A new video reveals the truth about Maricopa County’s fraudulent signature verification by showing a signature verification worker approving mail-in ballot signatures in less than two seconds each.
The employee does not even appear to be looking at the signatures, but instead, clicking the mouse and accepting them at a rapid speed of close to one second each. This one individual verified almost 27,000 signatures in total.
According to data from the County, nearly 240,000 ballots were signature verified in less than three seconds each.
This is similar to findings in the stolen 2020 election. As The Gateway Pundit previously reported, due to the large volume of mail-in ballots in the 2020 election, the limited training of elections workers, and time restrictions, former Arizona Attorney General Mark Brnovich determined that 206,648 early ballot signatures were verified on November 4, 2020, with an average time of 4.6 seconds per signature.
Brnovich’s April 2022 report states, “the early ballot affidavit signature verification system in Arizona, and particularly when applied to Maricopa County, may be insufficient to guard against abuse.”
As The Gateway Pundit reported, Maricopa County attorney Joe La Rue admitted Friday that signature verification is “subjective” and “something of an art” that is open to the interpretation of whatever activist reviews the signature. “It’s not really an exact science,” stated La Rue.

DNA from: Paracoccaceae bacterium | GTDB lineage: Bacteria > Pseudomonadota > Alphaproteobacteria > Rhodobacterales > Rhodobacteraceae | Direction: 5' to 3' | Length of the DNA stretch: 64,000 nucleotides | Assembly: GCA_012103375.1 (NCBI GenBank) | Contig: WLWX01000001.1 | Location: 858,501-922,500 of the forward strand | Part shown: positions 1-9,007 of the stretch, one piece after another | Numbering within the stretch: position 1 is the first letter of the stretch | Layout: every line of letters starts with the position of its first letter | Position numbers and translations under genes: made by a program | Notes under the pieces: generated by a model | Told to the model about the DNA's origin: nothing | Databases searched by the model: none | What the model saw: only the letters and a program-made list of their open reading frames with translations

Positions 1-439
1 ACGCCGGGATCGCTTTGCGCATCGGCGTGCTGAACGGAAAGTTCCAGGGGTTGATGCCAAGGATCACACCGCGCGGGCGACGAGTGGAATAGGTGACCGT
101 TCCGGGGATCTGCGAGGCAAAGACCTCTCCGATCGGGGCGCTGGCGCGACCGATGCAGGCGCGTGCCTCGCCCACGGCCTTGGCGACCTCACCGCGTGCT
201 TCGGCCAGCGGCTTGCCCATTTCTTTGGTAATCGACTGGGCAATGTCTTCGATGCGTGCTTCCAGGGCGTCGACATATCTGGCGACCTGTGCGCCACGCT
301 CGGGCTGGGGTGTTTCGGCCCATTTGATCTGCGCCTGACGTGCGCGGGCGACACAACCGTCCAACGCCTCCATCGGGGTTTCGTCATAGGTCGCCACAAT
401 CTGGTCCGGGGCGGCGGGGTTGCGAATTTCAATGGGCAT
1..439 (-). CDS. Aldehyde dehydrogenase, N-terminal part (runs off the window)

The Gateway Pundit also reported yesterday that Lake attorneys revealed how Maricopa County intentionally caused 60% of tabulators in Maricopa County to fail on election day voters. “This election was rigged,” stated Lake attorney Kurt Olsen.
However, Judge Peter Thompson just dismissed Count II regarding intentional election day tabulator failures, despite newly discovered evidence that Maricopa County rigged the election and secretly tested voting machines to fail Republican voters. We reported this morning that Thompson reaffirmed a previous minute entry, setting trial dates for Kari Lake’s trial on the remanded fraudulent signature verification claims in her lawsuit against the 2022 election.
As noted by leftist hack journalist Garrett Archer, Lake must prove that misconduct by election officials and higher level signature verification employees occurred. He called it a “catastrophically high bar.”
However, there is evidence of this. The declaration below from Lake’s lawsuit states that Maricopa County Assistant Elections Director Celia Nabor appeared to be “desperate” to have rejected signatures approved. The signatures had already been rejected by all other levels of signature verification.
On the last day of work, November 15, we were asked by manager Celia to go through perhaps 5,000 to 7,000 ballots, that had already been rejected at levels 1, 2 and 3. We were asked to go to the SHELL program and to only find one signature that matched the green envelope, even if all other signatures in the program did not match the green envelope. The implication from Celia is that was desperate to get the work complete and that she wanted the ballots approved. These 5,000 to 7,000 ballots had already been through the full level 1, 2, and 3 process and been rejected. Therefore, I do not know why [we were] going through them again, and that is why it seemed that Celia wanted them approved.”